canonical code for reposting blog content safely

Tactic 2: Repost in a Different Language

The second tactic is to repost your content in a different language. Make sure that you aren’t using an automated translation software because Google will be able to identify the translation algorithms. You’ll still get slammed for duplicate content.

Instead, have a real human being translate the piece so it isn’t an exact match translation. This should trick Google into identifying the translation as an entirely unique, original post on a new domain, and the foreign readers won’t know the difference.

dexter writing in french

Tactic 3: Repost Snippets

The safest way to repost your blogs is to stop after copying and pasting the first paragraph. This can sneak you under Google’s radar and still get you the larger visibility you’re looking for. At Directive Consulting, we actually repost some of our content on our Quora profile using this strategy.

Instead of duplicating the post as a whole, you can use the first paragraph or two to give an introduction to your piece and then cut it off. End the repost with a “click here to read the full article” backlink back to your actual blog. This is a great way to maximize your visibility without actually duplicating content.

Quora repost strategy

3 Ways to Repurpose Your Blog Content

Hopefully, I’ve been able to help out you stubborn, reposting content marketers with the tips above. But if you still aren’t sold on the safety of reposting, you’ll probably want to look into repurposing your content instead.

Repurposing your old content into new media formats is the best way to milk your blog posts for every drop of engagement juice they got. It also runs you no risk of duplicate content penalties.

cubs player is safe

1. Recycle Old Blog Posts to Boost Page Two Rankings

A really awesome way to recycle your older blog posts is to use them as link fodder to boost service pages that are currently ranking on the second page of the SERP. Watch the short video below by our CEO Garrett Mehrguth to see how this is done.

The tactic is fairly straight forward, and it packs a big punch.

First, identify which pages are currently ranked in between the 10 and 15 positions. These are the pages that are currently at the top of page two of the SERP and have potential to be bumped up to page one.

Once you know what keyword that page is ranking for, find an old blog post that still has some high quality tactics in it. You can then link back to the page two-ranked service page from within that blog post with exact match anchor text for the keyword you want to rank for. This is a quick and easy way to bump that page up to page one of the SERP, where it can start generating traffic.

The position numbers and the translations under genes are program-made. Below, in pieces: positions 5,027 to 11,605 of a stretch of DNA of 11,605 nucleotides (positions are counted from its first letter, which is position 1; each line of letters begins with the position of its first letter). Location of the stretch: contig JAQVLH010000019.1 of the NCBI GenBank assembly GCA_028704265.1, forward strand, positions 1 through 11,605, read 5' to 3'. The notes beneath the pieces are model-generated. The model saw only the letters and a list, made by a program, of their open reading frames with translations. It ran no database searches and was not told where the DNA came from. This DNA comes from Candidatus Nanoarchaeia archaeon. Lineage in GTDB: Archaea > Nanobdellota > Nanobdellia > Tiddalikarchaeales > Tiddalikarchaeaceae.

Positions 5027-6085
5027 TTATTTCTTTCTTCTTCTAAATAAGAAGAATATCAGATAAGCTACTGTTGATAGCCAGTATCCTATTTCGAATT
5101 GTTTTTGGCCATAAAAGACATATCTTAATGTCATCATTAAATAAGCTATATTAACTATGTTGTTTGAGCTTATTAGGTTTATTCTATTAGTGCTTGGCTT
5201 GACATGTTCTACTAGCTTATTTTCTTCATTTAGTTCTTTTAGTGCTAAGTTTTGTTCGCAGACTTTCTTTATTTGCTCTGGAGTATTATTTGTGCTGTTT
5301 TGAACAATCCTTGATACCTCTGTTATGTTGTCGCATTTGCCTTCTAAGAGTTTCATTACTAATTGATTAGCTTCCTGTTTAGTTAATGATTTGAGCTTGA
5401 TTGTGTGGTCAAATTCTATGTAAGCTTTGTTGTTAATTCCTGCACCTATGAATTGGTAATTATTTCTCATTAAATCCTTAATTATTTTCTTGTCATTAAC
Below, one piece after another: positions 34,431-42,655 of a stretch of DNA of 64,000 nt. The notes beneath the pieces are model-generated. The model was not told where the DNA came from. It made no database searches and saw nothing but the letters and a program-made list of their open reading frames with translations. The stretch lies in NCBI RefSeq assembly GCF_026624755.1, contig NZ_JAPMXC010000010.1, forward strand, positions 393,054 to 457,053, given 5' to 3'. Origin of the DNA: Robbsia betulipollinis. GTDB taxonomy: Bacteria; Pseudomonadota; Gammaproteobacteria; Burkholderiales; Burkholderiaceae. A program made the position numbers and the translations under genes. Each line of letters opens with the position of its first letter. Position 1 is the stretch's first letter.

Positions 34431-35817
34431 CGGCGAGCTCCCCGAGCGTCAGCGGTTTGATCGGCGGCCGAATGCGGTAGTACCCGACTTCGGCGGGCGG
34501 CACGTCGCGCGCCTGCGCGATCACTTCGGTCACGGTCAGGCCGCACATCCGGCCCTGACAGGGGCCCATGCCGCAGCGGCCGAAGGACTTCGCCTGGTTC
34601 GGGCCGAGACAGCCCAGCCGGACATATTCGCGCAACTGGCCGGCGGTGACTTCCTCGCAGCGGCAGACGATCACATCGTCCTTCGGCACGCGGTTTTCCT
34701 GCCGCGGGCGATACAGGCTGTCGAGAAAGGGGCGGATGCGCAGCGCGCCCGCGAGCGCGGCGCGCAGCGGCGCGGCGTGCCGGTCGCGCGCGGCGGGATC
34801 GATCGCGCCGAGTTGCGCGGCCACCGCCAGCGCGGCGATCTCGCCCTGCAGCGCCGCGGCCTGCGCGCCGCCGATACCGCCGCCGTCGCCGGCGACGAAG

2. Create Updateable Blog Posts

You can also start off by making your blog posts more evergreen from the get-go.

Backlinko headline

The key here is to create high-value assets like “Link Building Strategy Guides” that you can update every week or month with new tips. This way the post is always kept fresh and relevant and is re-optimized every week or month. Check out some of Brian Dean’s blog posts for examples.

One of the most frustrating types of blog post is the “Upcoming Trends in 20XX.” We all know that the tips within that blog posts aren’t going to be relevant in six months, let alone by the next year. What worked yesterday won’t work today, and what worked today won’t work tomorrow. Continually updated “guides” are a far more valuable type of evergreen asset. They also save you time and energy, which we all could use more of these days.

checking watch

The more diverse your content creation team, the more limitless your repurposing options. Click To Tweet

3. Use Blogs to Inspire New Content

The last and probably most diverse way to repurpose your blog content is to use it as inspiration for posts in other digital mediums. This way, if you write an awesome blog post about “SEO Strategies Every B2B Business Should Know,” you can also create some step-by-step infographics under your subheaders’ topics. But you shouldn’t stop there—blog posts can also be a great inspiration for vlogs and YouTube webinars. You essentially wrote yourself a micro-script when you outlined the piece, after all.

Directive reuses blog content to inspire video content for their YouTube channel.

Directive blog contentThe more diverse your content creation team

The more diverse your content creation team, the more limitless your repurposing options. And the more diverse your posts, the more engagements you’ll generate in the end.

It’s usually a good idea to consider repurposing your content instead of reposting it. Or, if given the option, just offer the piece up as an exclusive guest post. While there are some benefits in terms of broader visibility and branding when reposting, the SEO risks are very high and simply don’t guarantee the results that most of us are looking for.

As a general rule, whenever you’re dealing with Google, imagine you’re dealing with a Modernist like Ezra Pound:

Ezra Pound quote